I finished packing his silk patterned ties, socks and underwear. In the bathroom - not to my surprise - I found a prepacked toiletries bag, and I packed this without questioning it. I zipped up the bag and carried it carefully downstairs. I set it by the door, ready for Edmund to pick it up when he came home. One look at the clock confirmed my suspicions that he would be here any second.

I poured him a small glass of freshly squeezed orange juice. My husband adored my orange juice, as did most of the village. I sold it at farmers’ markets and made a small fortune from doing so. My friends could not understand why my oranges grew so well especially in England’s rainy climate - but they did, and they made divine orange juice. I was content.

As I was adding the finishing touches to my orange juice, I heard my husband’s car in the drive. A moment later he burst into the room, grinning from ear to ear. Immediately I smiled, and stepped forward to kiss his clean shaven cheeks.

“Hello, darling,” I said. I picked up the glass of orange juice and offered it to him. “Orange juice?”

He nodded gratefully as he took it. “I’m parched.”

I watched as he gulped all of it down in a few mouthfuls, feeling a genuine smile prick the corners of my mouth. Edmund noticed.

“You’re cheerful today,” he remarked as he placed the glass back down on the marble counter.

I shrugged innocently, and pointed to his luggage. “There’s your bag. I packed all your favourite suits.”

He smiled appreciatively, and I could have sworn that he never stopped smiling for a moment. He gave me a quick hug, and kissed the top of my head. Then he stepped back. “I wish I could stop,” he said. “But I must get going. I’ll be back on Thursday.” He paused. “Have a nice weekend!”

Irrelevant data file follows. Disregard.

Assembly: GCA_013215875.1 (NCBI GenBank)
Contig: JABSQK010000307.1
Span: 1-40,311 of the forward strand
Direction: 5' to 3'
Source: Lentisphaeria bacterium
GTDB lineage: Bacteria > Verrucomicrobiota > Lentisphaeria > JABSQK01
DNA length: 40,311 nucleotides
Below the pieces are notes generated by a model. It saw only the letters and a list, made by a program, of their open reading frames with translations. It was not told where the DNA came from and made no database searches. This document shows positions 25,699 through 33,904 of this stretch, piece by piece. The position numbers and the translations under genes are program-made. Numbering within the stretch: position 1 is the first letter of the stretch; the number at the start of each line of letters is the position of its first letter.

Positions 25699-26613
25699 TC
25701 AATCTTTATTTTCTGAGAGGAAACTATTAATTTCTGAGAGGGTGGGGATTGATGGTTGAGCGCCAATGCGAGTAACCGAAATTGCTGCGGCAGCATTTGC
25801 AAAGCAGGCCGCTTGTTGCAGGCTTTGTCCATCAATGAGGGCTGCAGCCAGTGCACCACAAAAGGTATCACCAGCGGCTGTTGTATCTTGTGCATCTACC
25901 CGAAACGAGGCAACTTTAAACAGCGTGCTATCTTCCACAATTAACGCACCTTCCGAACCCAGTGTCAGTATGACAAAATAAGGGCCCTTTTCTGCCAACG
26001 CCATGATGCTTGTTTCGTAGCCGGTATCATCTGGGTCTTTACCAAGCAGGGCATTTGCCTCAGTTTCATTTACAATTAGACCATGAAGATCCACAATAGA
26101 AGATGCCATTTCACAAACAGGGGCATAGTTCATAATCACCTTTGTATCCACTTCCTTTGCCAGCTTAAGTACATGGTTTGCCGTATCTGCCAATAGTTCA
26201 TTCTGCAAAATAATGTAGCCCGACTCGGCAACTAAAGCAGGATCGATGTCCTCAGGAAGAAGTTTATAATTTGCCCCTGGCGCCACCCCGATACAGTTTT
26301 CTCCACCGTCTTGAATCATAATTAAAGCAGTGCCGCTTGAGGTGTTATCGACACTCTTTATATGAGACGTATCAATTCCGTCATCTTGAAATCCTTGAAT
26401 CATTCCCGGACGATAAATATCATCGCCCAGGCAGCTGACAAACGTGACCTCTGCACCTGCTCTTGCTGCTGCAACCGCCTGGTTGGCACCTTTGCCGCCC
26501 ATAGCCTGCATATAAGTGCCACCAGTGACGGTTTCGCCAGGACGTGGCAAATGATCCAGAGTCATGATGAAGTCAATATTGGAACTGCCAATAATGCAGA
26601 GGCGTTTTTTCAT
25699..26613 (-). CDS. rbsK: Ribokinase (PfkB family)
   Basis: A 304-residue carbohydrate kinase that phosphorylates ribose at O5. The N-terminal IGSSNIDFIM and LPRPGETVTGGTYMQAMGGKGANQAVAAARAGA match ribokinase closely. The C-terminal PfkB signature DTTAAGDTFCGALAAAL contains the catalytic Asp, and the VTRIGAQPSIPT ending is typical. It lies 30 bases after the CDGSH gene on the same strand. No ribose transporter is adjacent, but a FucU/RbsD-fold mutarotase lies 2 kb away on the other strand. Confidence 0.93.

“I’m sure yours will be good,” I offered.

He smiled blissfully, because he was positive that it would be. I smiled blissfully, because I knew the truth.

Then he gave me a parting wave and ducked out the room. I heard footsteps down the hall, the front door slam, and I watched as he bounced, whistling in the sunshine, down the drive. He got into his shiny Mercedes, another toy of his. Its engine roared into life and the car crunched off down the gravel. I waved him off from the kitchen window, and watched him until he was completely gone. Then I turned back to the work surface. I washed the abandoned glass carefully, dried it with a tea towel and put it back in the cupboard. Then I chucked the tea towel in the washing machine, just to be safe.

Lastly I picked up the empty packet of sleeping pills and tossed it into the bin outside. When my husband’s car crashed, it certainly wouldn’t be my fault. A tragic overdose, they might say. But never would it be the fault of that poor, doting housewife who liked to make orange juice and bake casseroles all day.

I smiled.